Scientists have linked a surge in Earth's oxygen levels some 455 million years ago with an explosion in biodiversity on the planet, as nature took advantage of the extra breathing space to transform marine life and develop new species.
That boom in biodiversity is well known – it's called the Great Ordovician Biodiversification Event – but this is the first time we've been able to match it with a major increase in life-giving oxygen.
However, the team of researchers is keen to emphasise that more oxygen in the air and water was probably only one of the reasons why life flourished on Earth at this time, during the Ordovician period around 445-485 million years ago.
"We made another link between biodiversification and oxygen levels, but this time during the Ordovician where near-modern levels of oxygen were reached about 455 million years ago," says lead researcher Cole Edwards, a geological and environmental scientist from Appalachian State University in North Carolina.
"It should be stressed that this was probably not the only reason why diversification occurred at that time. It is likely that other changes – such as ocean cooling, increased nutrient supply to the oceans and predation pressures – worked together to allow animal life to diversify for millions of years."
Peering this far into the past is tricky, but the new link was established by studying limestone formed around the time, trapping fossils of marine creatures in it, as well as working backwards from geological samples taken in the US, Canada, and South America.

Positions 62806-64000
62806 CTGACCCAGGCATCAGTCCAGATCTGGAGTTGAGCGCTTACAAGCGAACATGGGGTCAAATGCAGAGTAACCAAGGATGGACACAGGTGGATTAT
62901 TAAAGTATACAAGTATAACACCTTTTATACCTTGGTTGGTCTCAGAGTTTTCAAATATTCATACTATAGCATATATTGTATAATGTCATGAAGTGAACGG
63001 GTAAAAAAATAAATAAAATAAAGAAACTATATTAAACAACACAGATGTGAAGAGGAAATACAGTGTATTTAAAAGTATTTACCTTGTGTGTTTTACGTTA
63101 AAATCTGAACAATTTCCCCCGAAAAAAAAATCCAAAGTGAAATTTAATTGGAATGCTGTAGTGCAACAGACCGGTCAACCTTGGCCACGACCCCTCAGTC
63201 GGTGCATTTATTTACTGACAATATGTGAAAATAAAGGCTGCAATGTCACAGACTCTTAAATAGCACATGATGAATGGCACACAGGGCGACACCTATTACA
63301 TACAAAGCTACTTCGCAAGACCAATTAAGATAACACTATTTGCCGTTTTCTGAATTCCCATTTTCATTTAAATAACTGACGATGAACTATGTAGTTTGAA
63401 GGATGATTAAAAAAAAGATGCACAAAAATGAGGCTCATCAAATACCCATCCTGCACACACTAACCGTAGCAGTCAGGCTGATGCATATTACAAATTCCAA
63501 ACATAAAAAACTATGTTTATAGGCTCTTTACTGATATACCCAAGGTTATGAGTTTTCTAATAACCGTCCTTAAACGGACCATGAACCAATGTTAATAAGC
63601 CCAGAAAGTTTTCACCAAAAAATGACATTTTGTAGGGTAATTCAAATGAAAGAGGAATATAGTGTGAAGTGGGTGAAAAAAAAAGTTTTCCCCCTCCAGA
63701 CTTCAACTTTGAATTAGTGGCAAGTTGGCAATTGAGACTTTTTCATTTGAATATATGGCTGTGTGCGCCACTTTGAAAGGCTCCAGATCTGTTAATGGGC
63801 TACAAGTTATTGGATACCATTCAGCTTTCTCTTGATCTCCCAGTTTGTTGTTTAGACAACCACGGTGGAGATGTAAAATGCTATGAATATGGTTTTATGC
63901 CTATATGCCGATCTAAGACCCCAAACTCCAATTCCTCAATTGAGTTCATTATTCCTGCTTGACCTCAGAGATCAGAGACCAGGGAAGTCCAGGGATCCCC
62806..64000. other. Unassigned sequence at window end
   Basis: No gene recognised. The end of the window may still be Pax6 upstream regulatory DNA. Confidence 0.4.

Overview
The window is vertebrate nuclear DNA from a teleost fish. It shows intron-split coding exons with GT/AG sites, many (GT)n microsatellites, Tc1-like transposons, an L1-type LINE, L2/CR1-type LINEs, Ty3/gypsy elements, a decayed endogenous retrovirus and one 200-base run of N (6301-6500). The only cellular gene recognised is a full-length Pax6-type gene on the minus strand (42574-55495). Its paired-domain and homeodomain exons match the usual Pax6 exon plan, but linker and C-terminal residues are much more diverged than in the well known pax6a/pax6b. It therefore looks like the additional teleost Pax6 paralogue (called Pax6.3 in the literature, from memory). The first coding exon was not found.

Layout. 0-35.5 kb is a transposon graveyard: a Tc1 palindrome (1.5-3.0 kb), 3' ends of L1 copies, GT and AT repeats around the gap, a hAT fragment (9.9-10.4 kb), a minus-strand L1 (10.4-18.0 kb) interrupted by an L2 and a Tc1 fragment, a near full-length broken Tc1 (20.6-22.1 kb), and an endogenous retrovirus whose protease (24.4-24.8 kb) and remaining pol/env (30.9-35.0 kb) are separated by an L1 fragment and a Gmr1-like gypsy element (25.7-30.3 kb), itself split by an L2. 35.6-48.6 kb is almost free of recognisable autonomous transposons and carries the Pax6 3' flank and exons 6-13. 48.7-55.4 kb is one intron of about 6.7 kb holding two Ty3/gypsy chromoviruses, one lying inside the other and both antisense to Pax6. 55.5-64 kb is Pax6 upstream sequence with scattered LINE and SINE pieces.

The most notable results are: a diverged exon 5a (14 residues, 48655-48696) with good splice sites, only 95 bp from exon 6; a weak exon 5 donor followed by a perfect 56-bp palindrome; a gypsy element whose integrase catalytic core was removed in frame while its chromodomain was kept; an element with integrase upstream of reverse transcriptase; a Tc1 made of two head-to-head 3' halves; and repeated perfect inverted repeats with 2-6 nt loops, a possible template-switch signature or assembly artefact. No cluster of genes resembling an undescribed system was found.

Based on that analysis, oxygen levels in the oceans appeared to rise from roughly 10-13 percent to hit approximately 25 percent during the period.
At the same time, there was a three-fold increase in biodiversity: more marine life, big changes in species types, and even shifts in the composition of the ocean floors.
Exactly how the two are linked isn't clear cut though. The researchers say increased oxygenation could have had an indirect rather than a direct effect on ecosystems – by increasing overall temperatures, for example, and making Earth more conducive to life that way.
"Oxygen and animal life have always been linked, but most of the focus has been on how animals came to be," says one of the team, Matthew Saltzman from Ohio State University.
"Our work suggests that oxygen may have been just as important in understanding how animals came to be so diverse and abundant."
As the researchers point out, a cooling of the oceans and an increased supply of nutrients would have undoubtedly helped give life a leg up as well as higher levels of oxygen.
Another idea popular with scientists is that asteroid impacts helped life to flourish, but we're talking about so many millions of years ago, it's difficult to be sure.
The new analysis could shift our thinking in terms of the timeline for how Earth reached the levels of atmospheric oxygen we enjoy breathing today, and that in turn can help shed new light on how the earliest species grew and diversified.
It might also mean a reassessment of the Cambrian explosion, a point in time around 541 million years ago when creatures in most of the categories we use today first appeared.
"This study suggests that atmospheric oxygen levels did not reach and maintain modern levels for millions of years after the Cambrian explosion, which is traditionally viewed as the time when the ocean-atmosphere was oxygenated," says Edwards.
"In this research, we show that the oxygenation of the atmosphere and shallow ocean took millions of years, and only when shallow seas became progressively oxygenated were the major pulses of diversification able to take place."
The research has been published in Nature Geoscience.